The developer that wants to build a townhouse community around the Grosvenor Mansion would have to fill in a ditch on a public softball field, build a 10-foot bike and walking path and plant trees along a local road.
Montgomery County Planning Department staff will recommend approval of EYA’s site and preliminary plans for 143 townhouses and 10 new single-family homes (a change from 153 townhouses) on Thursday at the Planning Board. If the Planning Board agrees, the approval would come with a bevy of requirements for the developer to improve Fleming Local Park, ensure proper tree buffering and widen and upgrade Fleming Avenue.
The Fleming Park Community Association, which represents the neighborhood to the west of the property, says that road widening and a second entrance on Fleming would make kids unsafe and threaten their curbside parking spots.
“I think we recognize that property at some point is going to be developed. We’re not opposed to that per se,” said Fleming Park Community Association President Rebecca Morley, who lives on Grosvenor Lane. “It’s that these plans really could not possibly be doing anything more wrong. The staff at the Planning Department has exacerbated the problem.”
The group joined with the Wildwood Manor Citizens Association — which helped defeat a proposed international private school for the property in 2008 — to hire attorney Norman Knopf, a veteran representative of civic groups against aspects of development projects.
Their list of concerns with the initial proposal was substantial. But it grew longer after Planning Department staff required EYA to add a second entrance on Fleming Avenue and widen the road to meet county standards.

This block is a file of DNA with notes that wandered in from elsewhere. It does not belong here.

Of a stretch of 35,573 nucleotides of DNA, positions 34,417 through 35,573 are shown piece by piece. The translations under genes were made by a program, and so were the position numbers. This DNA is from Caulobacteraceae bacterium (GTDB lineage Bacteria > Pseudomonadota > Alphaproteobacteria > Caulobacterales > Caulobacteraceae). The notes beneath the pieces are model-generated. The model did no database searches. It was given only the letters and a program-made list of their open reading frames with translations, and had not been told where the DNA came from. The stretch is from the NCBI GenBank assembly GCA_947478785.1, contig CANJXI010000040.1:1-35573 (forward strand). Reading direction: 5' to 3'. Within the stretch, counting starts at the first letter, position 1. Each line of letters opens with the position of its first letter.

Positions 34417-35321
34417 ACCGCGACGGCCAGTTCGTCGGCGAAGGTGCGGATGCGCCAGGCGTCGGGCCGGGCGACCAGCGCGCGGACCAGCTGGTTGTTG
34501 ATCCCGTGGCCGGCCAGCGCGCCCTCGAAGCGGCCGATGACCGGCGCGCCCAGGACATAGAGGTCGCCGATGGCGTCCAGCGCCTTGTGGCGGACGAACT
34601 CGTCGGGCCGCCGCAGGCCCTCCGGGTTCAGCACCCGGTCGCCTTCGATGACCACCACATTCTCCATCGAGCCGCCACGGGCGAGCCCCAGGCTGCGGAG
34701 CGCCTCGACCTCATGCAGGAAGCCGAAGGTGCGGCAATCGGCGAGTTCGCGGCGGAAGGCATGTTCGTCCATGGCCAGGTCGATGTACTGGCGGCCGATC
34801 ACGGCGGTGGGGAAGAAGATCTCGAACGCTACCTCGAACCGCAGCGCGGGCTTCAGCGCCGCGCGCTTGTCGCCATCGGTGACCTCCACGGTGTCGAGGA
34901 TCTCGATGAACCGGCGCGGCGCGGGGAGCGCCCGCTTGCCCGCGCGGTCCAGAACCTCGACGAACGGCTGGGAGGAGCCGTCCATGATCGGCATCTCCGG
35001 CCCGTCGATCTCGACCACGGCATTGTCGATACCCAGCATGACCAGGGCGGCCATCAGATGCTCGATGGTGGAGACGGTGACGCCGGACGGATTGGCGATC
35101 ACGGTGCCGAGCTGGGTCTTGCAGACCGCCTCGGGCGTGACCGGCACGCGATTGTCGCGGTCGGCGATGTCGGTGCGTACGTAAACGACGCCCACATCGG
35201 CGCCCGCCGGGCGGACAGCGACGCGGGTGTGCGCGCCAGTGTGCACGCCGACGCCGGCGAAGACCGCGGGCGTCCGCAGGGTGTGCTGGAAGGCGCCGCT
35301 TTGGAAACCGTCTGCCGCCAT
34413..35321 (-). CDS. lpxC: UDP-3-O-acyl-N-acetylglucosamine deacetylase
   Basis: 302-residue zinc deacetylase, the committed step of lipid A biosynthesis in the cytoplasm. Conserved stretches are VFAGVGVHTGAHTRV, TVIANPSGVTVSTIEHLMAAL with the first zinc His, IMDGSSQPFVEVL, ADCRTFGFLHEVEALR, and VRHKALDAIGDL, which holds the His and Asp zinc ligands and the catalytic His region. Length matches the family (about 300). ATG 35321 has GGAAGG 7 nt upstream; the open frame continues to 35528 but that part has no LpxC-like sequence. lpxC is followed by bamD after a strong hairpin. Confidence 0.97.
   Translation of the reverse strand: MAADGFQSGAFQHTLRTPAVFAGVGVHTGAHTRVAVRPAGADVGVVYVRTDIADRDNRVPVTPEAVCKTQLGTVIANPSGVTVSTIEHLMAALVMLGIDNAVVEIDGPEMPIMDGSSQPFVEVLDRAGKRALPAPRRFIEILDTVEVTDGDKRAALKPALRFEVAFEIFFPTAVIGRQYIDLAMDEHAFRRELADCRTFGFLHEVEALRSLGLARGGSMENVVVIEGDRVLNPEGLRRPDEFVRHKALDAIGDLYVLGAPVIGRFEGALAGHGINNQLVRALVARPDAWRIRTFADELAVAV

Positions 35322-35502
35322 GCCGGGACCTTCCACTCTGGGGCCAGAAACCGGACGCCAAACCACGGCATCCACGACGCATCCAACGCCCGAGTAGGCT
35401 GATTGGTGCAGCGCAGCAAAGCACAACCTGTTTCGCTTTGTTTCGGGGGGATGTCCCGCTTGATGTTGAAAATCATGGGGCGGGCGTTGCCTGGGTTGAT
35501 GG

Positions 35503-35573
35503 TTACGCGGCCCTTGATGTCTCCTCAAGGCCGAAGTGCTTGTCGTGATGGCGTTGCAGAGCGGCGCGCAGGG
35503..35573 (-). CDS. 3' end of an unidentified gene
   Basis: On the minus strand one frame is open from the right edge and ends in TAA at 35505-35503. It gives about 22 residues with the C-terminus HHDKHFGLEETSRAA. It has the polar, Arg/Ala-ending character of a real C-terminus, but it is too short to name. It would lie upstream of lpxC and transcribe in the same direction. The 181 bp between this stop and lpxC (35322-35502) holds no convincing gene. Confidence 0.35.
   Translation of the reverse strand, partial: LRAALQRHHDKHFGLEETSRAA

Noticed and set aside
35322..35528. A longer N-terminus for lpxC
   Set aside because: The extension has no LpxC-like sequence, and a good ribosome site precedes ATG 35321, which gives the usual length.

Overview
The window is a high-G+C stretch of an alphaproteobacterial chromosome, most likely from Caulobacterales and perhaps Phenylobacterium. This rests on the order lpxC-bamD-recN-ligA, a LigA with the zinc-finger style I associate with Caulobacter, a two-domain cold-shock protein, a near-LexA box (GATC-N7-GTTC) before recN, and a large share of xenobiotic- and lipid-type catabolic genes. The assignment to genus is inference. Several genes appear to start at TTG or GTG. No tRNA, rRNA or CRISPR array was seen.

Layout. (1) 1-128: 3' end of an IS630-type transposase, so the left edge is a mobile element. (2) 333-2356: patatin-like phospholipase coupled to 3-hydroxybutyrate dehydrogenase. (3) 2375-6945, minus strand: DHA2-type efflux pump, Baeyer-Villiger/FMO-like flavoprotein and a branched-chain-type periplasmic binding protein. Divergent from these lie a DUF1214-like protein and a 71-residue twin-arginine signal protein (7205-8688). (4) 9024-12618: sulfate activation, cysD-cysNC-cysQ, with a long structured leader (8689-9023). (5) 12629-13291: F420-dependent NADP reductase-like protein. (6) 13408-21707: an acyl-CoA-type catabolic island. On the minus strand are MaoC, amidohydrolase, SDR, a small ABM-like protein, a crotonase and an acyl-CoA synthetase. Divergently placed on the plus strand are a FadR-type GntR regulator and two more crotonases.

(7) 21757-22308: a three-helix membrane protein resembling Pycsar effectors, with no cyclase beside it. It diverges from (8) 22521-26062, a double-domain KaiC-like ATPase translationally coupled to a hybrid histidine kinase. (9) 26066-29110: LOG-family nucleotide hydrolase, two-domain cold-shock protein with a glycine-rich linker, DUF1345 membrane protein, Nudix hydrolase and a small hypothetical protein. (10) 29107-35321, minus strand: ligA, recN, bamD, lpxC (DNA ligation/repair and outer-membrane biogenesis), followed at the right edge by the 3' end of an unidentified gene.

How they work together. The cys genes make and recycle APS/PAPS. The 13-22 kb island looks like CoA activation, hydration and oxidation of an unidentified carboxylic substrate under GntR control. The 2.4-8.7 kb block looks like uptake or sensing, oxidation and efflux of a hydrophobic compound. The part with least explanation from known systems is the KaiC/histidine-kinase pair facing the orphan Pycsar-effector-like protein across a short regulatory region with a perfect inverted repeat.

In their recommendations, planners say the neighbors simply have it wrong.
Knopf contends the plan allows more new units than the zoning allows because planners are letting the developer use 10 acres of existing office space and the historic Grosvenor Mansion in the 35-acre application.
Planners say a renewed and updated special exception for the office space means its acreage is part of the project.
The neighbors say a second entrance on Fleming (one would also go on Grosvenor Lane) means more traffic on local streets and safety issues.
Planners say the initial proposal, which included only the Grosvenor Lane entrance, would mean an “overlength cul-de-sac” that doesn’t meet planning standards. Just one entrance for 155 units wouldn’t meet the Montgomery County Road Code and cause problems for emergency access.
Staff also said putting the second entrance on Grosvenor Lane would “cut through the environmental setting of the historic resource,” something the Grosvenor Family, which still owns the mansion, is not willing to let happen.
Planners recommended requiring EYA to widen and improve Fleming Avenue because it “is a substandard street,” that’s only 20 feet wide. With residents parking their cars on the west side of the street, Planning staff says there is very little space for cars and emergency vehicles to pass.
Park improvement requirements would include new benches, 36 new trees for a park buffer, new grass seed for the softball field, lighting for the tennis and basketball courts and a new hard-surface trail connection from the townhouses to the park.
Neighbors say the existing bike trail through the area will lose tree canopy from the development. The revised plan also recommends turning 10 connected townhouses that would back up to Fleming Avenue into single-family detached homes.
Planners say having 40-foot tall townhouses on Fleming would mean the existing homes on the west side of the street would be overshadowed.
EYA plans to provide 392 parking spaces, plus a garage, driveway or both for each unit. The developer used the property’s roughly half-mile distance from the Grosvenor-Strathmore Metro station as part of its justification statement last January.
“It’s strange community planning and design from my vantage point. We’re talking about walkability and bikeability. The Planning office doesn’t seem to have any sense of that,” Morley said. “They turned these multi-family homes into single-family homes. They’ve got competing goals to work with but in accomplishing that, they’ve created a very dangerous situation on Fleming, made the park less useful by removing the trees around and by not requiring the developer to really improve the park.”